In the form of Figs. 5 to 9 a somewhat more complicated form of support for the mirror and lens is provided whereby greater adjustment and universal movement is possible, particularly where light is desired at highly inaccessible locations or locations difiicult to get at. In this -form the mirror and its support 16 are the same as in Figs. 1, 2 and 3, and it is mounted on the support 42 by a screw 33. This support 42 corresponds to the support 32 ot the first form, and has a forked end 43 tightly gripping a ball 44 for universal movement, which ball is preferably rubber covered or coated to give a better frictional grip. -This fork 43 may be of the same construction as that shown at 59 on member 51. This ball 44 is mounted on a supporting member 45 which is riveted as indicated at 46 to the U-shaped support or link 47. This link 47 carries between its side arms at their free ends a transverse .pin 48 pivoted at its opposite ends by reduced studs 49 riveted over in the side arms of the member 57, and this pin has flats 5i on its opposite sides slidable in the link 51, the pin being preferably rubber covered or coated as shown at 52, for a better frictional grip in the guideway 53 in the link and to hold the device in different adjusted positions. The half rivets 49 also form a tight, close pivot connection between the member 47 and the member 48 which will permit turning movements of the member 47 to different angular positions about the member 48 and .to diiferent angular positions on the link 51, but the pivots 49 being tight enough to retain the member 47 in these different angular positions. The free end of 51 can go through member 4-7 and therefore 47 can be swung to either side of member 51. One end of the link 51 is mounted for universal movement on the ball 54 which ;is also preferably rubber covered or coated for a better frictional grip with the end 59 of the member 51. This .end is preferably forked as shown, the two side fingers 60 of the fork being substantially circular to grip the ball 54 and it is divided on a horizontal line, the opposite sides of this division being locked together by the interlocking hook members 61, there being also preferably provided .similar fingers 62 on the opposite side of the ball and interlocked at their free ends by similar books 61 in the same manner. The same locking connection may be used for the fork 43 of the member 42.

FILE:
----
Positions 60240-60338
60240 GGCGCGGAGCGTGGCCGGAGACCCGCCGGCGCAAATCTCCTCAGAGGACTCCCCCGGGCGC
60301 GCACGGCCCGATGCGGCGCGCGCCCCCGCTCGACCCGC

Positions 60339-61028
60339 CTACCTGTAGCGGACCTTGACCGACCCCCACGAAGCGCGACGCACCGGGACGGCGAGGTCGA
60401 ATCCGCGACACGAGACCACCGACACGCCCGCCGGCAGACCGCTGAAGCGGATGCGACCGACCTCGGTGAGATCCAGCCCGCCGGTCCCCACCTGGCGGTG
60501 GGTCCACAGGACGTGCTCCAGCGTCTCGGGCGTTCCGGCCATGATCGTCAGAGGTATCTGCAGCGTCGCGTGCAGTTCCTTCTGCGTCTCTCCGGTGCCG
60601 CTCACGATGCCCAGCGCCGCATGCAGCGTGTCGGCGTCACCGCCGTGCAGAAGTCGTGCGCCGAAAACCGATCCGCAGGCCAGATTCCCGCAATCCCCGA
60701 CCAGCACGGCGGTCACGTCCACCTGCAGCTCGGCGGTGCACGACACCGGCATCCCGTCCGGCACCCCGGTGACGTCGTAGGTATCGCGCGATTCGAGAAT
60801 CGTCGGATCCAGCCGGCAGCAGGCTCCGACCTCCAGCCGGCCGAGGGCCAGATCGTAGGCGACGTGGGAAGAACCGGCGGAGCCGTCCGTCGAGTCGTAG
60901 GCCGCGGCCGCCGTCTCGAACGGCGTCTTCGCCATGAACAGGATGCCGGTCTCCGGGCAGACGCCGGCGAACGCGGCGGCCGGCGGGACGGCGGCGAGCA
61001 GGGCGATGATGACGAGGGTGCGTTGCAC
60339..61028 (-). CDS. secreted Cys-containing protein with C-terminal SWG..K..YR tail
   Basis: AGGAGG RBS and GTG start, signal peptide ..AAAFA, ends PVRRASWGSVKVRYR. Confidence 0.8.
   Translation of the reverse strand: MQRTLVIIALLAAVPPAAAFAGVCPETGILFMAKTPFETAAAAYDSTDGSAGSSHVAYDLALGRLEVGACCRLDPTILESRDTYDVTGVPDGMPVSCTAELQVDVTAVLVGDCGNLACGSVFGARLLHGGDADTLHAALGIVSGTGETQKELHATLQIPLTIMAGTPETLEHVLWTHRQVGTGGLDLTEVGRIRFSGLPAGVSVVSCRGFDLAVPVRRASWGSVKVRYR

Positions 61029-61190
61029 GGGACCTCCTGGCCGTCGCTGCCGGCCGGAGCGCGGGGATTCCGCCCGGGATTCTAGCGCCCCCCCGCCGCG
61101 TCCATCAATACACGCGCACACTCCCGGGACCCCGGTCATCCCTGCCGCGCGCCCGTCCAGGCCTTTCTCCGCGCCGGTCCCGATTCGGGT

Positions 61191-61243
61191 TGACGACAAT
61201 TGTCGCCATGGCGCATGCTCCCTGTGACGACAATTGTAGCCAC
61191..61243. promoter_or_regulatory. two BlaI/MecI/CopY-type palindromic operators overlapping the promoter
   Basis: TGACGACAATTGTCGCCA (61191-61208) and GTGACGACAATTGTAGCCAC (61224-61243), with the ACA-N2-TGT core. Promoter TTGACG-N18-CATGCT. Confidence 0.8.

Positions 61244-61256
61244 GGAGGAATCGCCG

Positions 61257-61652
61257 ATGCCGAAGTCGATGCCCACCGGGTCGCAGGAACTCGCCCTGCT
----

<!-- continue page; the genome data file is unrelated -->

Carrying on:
The ball 54 is mounted on a pin 63 in a stud or member 6 in which the member 63 may be turned to different angular positions and secured by any suitable means, such as a socket set screw 65. The member 64 is mounted on a base block 66 which is preferably of rubber or other suitable nonmagnetic plastic molded in one piece about a tubular permanent magnet 67, and the center space or passage in this magnet may be also filled with this plastic, as shown at 68. The opposite ends of the tubular magnet are preferably exposed at the opposite side surfaces or ends of the block 66, and it is magnetized to have opposite poles at both of its ends, and each end has both north and south poles. Thus, for example, as shown, the left hand end shown in solid lines is preferably located with one pole, such, for example, as a north pole at the top, and an opposite or south pole at the bottom. The same arrangement would be used at the opposite end, except that the poles would be reversed with the south pole at the top and the north pole at the bottom, and this also pro vides opposite poles at the opposite ends at both the top and bottom of the magnet and the block 66. The block is tapped from the top wall to receive the threaded stud 69 of the support in member 64, and the plastic member 68, and also with tapped openings 79 from its opposite ends to receive the same stud 69 so that the member 64 may be mounted either on the side or the opposite ends of the block 66 as preferred, and also for use of the magnet either with its exposed ends in direct contact with the metal support of the machine on which it is used when supported on the opposite ends of the block 66, or spaced a slight distance from the metal support when the block 66 is supported on the side or bottom surface, as indicated in the drawing. A metal insert 71 may be used in the tapped opening, either in the top or in the end openings 76 if desired, to increase the strength of the threads in the plastic material for holding the stud 69.